Recently I saw two blog posts about teaching kids about money. One was about an upcoming webinar about teaching kids about money. The other was how Kids Inherit Bad Money Habits.
Besides listening to what you say, your children also watch your actions. As with other parts of your life, they will also imitate how you deal with money and finances. Three of the habits mentioned in the article are maxing out credit cards, accepting store credit cards and ignoring bills. I feel it is important to teach children how to use credit cards and how easy it is to get into trouble with them. It may seem easy to swipe the credit cards but they need to understand the money needs to be paid back and how interest and finance charges can add up. Also, that store credit cards may be easier to obtain but they can have an affect on your credit scores.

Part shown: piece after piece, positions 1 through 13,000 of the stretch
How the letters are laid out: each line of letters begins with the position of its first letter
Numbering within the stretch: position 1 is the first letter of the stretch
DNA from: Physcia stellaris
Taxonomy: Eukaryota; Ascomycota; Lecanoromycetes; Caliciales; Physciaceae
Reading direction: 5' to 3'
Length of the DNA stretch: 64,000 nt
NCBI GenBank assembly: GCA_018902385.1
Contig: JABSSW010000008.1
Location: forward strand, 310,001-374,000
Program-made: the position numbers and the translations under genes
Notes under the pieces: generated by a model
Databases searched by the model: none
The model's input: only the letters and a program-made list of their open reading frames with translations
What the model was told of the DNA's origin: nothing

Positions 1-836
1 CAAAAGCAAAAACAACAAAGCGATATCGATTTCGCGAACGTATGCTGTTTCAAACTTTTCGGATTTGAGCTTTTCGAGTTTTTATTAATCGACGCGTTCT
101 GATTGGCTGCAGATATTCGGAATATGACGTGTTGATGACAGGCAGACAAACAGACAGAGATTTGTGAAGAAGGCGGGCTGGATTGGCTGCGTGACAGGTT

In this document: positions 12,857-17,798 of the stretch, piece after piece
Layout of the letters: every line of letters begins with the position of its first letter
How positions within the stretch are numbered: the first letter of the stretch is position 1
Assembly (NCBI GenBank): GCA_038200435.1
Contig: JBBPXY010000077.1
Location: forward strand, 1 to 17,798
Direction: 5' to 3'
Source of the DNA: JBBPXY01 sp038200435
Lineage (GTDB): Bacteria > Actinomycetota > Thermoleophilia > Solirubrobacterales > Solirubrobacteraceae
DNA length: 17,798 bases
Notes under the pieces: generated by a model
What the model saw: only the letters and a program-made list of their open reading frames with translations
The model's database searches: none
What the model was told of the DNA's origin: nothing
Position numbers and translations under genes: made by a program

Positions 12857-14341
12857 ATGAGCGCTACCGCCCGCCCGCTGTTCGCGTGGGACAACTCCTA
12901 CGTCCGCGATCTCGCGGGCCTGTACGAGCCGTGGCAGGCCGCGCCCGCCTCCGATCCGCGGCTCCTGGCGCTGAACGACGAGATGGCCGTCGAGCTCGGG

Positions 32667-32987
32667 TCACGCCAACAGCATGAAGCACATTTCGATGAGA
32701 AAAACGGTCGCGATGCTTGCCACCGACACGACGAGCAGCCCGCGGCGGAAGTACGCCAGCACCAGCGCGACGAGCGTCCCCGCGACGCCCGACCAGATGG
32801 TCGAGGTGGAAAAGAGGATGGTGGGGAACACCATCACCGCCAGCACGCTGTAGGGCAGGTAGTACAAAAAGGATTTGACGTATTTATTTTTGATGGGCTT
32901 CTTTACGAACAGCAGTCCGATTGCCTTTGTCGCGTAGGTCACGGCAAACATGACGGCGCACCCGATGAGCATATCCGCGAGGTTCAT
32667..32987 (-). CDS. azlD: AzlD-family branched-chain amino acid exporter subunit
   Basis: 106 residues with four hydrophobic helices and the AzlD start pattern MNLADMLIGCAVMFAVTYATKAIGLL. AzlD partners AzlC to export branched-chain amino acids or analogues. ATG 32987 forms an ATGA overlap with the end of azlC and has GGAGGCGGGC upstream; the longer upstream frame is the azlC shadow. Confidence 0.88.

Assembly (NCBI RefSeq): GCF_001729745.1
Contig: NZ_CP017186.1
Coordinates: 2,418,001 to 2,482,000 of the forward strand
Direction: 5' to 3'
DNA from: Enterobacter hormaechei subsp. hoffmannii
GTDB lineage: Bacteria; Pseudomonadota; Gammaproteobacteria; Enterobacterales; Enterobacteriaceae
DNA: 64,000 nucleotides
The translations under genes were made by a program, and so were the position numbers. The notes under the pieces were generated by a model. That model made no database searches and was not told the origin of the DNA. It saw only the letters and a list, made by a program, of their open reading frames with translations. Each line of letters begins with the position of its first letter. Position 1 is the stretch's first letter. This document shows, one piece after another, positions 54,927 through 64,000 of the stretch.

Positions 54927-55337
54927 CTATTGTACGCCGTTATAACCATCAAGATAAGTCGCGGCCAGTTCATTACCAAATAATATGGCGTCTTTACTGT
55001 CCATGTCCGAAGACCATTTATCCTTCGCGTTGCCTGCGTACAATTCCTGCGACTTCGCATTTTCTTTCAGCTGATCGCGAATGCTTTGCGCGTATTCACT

The free webinar by Nathan Dungan, founder and President of Share, Save, Spend will be on Wednesday, April 18 from 12 pm to 1 pm. Some of the topics covered will be how to recognize your own dominant money characteristics and how they can impact your family’s well being. Nathan Dungan will provide simple tips to help your family develop critical life skills about money and values. You will leave the webinar equipped to change the way your approach conversations with your family about money.
When you are shopping and using credit cards, it may be a good time to explain how they work. Recently, when I was volunteering for Junior Achievement the subject of credit and debit cards came up. One of the 3rd graders asked what the difference was. I told them that with credit cards you receive a bill each month of what you owe them and if you don’t pay the amount in full they will charge you interest each month until it is paid. I also explained that debit cards are tied to your checking or savings account and the money will be withdrawn from your account just like if you were writing a check. It is important to keep track of the checks you write and purchases you make with your debit card so you know how much money is left in your account.